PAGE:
It is our commitment to protect the breed standard, using modern science and the best subjective analysis possible. We genetically test the animals in our breeding program for Neuronal Ceroid Lipofucinosis (NCL/CCL), PLL, Canine Renal Dysplasia (although this Canadian genetic test has been challenged as flawed and is not a breed-specific test) and Progressive Retinal Atrophy RCD3 and PRA4. The lack of these genetic mutations can be described as ‘Clear by Parentage’ in progeny where both sire and dam tested ‘normal’ and ‘clear’ of the mutant gene. ‘Clear by Parentage’ is a terrific thing – but I do not rely on the assumption and I DO test every animal with the 4 way combo AHT English genetic test, before bringing them into my breeding program. Our breeding stock is clear of NCL and PLL and has been since 2010.
It is also important to me to repeat breedings, so as to fully understand what the genetic combinations of sire and dam produce. I am in no hurry and am working toward consistency in my breeding program. So, of course, I must clearly understand the variety that a genetic combination will produce, before breeding for a new member of my home pack and breeding program. Living with more than four dogs becomes stressful for me and so, I like to keep my home pack size small. I couldn’t do what I do, the way that I do it, with more than three or four dogs in residence at a time. And I’m extremely fortunate to have my four AKC registered stud dogs living with other forever homes within easy driving distance.
Last May, I attended the National Conference of the TTCA (Tibetan Terrier Club of America), out in Clymer, NY. Four month old Koko came with me; our first road trip! There were two educational programs on Tuesday that I did NOT want to miss AND the Top 20 Invitational Dinner (of which our GRCHB Billie would have been a part, except that she had puppies in the hopper). I picked up Billie’s beautiful Top 20 ribbon with the most gorgeous rosette on top. Here it is, on display in the corner of the living room in Stowe.
I am grateful for the privilege of being able to focus on my passion for my dogs, now that I’ve reached my ‘golden years’. This is my life and also made possible by my doggie au pairs. The TTs are my companions and I try very hard to give them what they need and want, without sacrificing myself.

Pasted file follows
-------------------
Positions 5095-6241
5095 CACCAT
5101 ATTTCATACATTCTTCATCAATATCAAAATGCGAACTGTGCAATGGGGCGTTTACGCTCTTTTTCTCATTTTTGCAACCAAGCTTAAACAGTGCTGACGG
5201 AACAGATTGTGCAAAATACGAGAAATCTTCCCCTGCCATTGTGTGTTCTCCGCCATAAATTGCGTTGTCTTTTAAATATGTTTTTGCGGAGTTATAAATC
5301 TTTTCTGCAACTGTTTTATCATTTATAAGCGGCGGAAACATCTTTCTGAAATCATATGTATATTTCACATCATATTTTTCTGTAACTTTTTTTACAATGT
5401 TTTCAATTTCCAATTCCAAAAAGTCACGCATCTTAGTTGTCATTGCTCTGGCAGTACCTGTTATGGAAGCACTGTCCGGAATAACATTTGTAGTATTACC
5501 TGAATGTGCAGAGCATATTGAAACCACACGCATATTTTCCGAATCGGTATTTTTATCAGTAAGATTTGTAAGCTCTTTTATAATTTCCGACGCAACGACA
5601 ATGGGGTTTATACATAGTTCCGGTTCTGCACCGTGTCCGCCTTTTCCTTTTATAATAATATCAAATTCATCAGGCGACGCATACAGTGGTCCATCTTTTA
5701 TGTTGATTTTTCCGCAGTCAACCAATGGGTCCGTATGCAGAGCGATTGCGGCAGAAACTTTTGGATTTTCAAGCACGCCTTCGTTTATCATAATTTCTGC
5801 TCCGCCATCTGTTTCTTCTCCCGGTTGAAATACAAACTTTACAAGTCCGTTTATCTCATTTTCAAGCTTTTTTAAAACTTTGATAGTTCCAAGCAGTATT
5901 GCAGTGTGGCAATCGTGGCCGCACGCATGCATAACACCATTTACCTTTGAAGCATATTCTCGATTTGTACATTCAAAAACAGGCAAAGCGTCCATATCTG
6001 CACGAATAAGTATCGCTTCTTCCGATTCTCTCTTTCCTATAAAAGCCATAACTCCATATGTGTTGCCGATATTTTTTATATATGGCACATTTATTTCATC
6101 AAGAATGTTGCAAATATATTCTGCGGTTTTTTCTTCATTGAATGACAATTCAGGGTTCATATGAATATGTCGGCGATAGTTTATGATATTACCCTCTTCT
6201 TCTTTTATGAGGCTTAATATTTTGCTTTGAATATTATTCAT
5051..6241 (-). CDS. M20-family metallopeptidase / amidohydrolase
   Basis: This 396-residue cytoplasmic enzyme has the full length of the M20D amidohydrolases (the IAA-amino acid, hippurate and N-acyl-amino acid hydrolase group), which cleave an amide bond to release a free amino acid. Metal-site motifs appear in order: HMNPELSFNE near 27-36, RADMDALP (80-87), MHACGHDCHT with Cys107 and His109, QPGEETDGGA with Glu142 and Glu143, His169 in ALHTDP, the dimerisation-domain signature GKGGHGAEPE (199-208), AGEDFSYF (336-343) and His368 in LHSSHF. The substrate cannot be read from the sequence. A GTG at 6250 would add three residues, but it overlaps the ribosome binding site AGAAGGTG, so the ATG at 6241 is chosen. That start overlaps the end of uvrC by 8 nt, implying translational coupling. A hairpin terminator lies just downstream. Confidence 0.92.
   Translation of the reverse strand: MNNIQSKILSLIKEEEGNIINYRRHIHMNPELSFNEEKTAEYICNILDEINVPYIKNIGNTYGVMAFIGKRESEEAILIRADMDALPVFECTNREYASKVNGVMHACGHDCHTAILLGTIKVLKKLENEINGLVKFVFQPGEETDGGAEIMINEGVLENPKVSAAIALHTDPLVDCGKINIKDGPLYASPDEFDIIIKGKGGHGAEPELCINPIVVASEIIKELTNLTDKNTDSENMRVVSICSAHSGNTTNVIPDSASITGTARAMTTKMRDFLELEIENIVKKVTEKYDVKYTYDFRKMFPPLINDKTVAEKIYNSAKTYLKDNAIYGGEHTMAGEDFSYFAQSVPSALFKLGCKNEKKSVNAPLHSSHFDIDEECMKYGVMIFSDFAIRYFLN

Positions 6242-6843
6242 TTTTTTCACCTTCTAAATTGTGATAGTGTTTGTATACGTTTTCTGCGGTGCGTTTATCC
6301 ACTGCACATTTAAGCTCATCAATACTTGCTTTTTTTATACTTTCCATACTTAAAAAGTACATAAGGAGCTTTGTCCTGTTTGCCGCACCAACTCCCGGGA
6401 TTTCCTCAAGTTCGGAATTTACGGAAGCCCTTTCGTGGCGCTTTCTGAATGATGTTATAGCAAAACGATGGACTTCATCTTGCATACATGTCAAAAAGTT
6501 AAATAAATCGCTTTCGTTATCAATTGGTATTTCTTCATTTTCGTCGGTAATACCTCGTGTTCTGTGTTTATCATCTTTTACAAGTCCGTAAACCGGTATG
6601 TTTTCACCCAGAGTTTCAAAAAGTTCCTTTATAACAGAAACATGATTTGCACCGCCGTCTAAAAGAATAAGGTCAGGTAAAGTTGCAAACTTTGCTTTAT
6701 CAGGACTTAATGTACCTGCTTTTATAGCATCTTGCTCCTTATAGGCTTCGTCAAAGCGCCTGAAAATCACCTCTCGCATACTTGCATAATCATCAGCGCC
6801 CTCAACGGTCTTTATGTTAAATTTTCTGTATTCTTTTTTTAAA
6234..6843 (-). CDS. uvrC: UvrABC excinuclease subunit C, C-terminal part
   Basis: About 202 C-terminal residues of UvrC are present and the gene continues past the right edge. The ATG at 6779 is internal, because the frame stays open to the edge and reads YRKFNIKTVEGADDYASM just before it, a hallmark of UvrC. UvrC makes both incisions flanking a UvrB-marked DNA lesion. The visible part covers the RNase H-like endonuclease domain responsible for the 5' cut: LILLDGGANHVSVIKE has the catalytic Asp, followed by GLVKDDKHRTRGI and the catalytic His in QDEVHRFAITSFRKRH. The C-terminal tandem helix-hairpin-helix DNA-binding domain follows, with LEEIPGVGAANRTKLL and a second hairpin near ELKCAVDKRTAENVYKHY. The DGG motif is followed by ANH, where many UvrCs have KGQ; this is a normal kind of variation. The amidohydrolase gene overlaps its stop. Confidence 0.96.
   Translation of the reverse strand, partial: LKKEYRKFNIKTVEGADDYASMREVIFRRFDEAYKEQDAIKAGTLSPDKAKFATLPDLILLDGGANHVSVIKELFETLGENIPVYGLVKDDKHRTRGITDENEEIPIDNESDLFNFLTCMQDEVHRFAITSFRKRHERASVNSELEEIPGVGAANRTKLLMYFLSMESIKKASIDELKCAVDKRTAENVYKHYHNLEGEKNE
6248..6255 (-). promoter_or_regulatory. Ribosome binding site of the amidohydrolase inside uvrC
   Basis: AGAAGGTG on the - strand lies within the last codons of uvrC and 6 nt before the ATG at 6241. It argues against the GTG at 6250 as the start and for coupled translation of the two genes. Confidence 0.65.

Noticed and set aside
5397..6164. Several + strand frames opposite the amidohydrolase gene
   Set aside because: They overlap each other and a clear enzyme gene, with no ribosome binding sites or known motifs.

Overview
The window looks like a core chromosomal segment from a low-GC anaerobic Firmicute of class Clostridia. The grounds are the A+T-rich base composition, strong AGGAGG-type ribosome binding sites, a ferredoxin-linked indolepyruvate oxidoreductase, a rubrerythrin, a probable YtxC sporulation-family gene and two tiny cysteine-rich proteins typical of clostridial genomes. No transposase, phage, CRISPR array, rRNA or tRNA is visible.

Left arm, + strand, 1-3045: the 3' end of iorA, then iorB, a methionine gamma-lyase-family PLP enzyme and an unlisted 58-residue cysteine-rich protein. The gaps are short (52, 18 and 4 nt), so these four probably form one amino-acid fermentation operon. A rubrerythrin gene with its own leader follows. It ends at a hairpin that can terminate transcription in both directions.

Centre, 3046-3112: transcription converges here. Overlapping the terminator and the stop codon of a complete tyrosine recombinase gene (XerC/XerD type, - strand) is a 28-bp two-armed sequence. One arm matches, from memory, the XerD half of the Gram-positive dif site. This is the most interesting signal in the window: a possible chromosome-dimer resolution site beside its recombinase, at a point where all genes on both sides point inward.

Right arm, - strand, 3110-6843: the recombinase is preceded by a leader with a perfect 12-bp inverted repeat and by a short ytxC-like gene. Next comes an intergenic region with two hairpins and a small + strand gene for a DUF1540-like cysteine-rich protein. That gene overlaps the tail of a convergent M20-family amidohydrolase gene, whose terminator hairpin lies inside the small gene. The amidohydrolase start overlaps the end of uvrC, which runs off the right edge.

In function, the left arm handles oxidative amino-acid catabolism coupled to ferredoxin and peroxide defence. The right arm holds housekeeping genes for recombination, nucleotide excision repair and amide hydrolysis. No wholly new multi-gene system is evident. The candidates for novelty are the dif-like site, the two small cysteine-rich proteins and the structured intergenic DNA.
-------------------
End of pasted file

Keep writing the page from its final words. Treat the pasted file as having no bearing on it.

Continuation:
We sincerely believe that a Kensington Tibetan will be one of the healthiest and best socialized TTs you’ll find available to you here in the States. The care and special attention we pay to nutrition, socialization and cleanliness set us apart from many other breeders. We like to keep our puppies until sometime between their ninth and tenth weeks of life, as the last week or two spent with the older animals truly helps them develop good manners. We live in the heart of the Green Mountains and enjoy terrific terrain and winter views. In the warmer months, we do water training. Regardless of season, our puppies will have had solo experience in a variety of crates and different rooms of the house, before they leave. We also do car training, in an effort to develop secure, confident and inquisitive animals who love going for rides. Our forever families will happily reference us and we welcome your inquiries.
PUPPIES will next be AVAILABLE in 2019:
While we strive to breed puppies for the most wonderful pet homes we can find, we also remain interested in hearing from people interested in participating peripherally in my breeding program. If you have thoughts about such things, please share your thoughts and personal histories, when you return your application.
The KENSINGTON Community:
Enjoy your visit to our site. We welcome hearing from new friends and look forward to the opportunity to answer any questions you might have about the breed or our Tibetan Terriers. Those answers are often published as blog entries under the ‘NEWS’ tab on the far right up above. You may sign up to receive future postings under the NEWS tab, at the top of that page. If you’re interested in one of our puppies, please DO sign up, as that is where I will post the updates on breedings, whelpings and other things we learn or experience. There is an application you’ll need to fill out that I can email to you, before we can take your interest in a Kensington Tibetan Terrier forward. Remember, they are NOT terriers and we raise them lovingly in my Vermont home, as though they were our children.
There is also an active community of Kensington fans and forever families on Facebook. You are welcome to search for us there, too. FB is a great place to seek out other forever families with Kensington puppies. Doggies love play dates, especially with other Tibetans!
In the meantime, my name is Wendyll Behrend and you may ring me on my cell, should you have questions and a situation you’d like to address now. Sometimes I have older puppies or dogs available, but sometimes, not. Try me at: 781.254.9941 If I don’t have a puppy for you and you’d like a referral to another breeder; just call and maybe we can find a new companion for you. I have successfully helped to re-home adults from other breeders, whose breeding programs and honesty I respect.
Thank you very much for your interest in my Tibetan Terriers.
Camille Manfredonia is our national club rescue coordinator. If you can open your heart and help our TTCA rescue and placement efforts? These little furry friends would be grateful. Please consider reaching out through the web and submitting an application to our national rescue organization.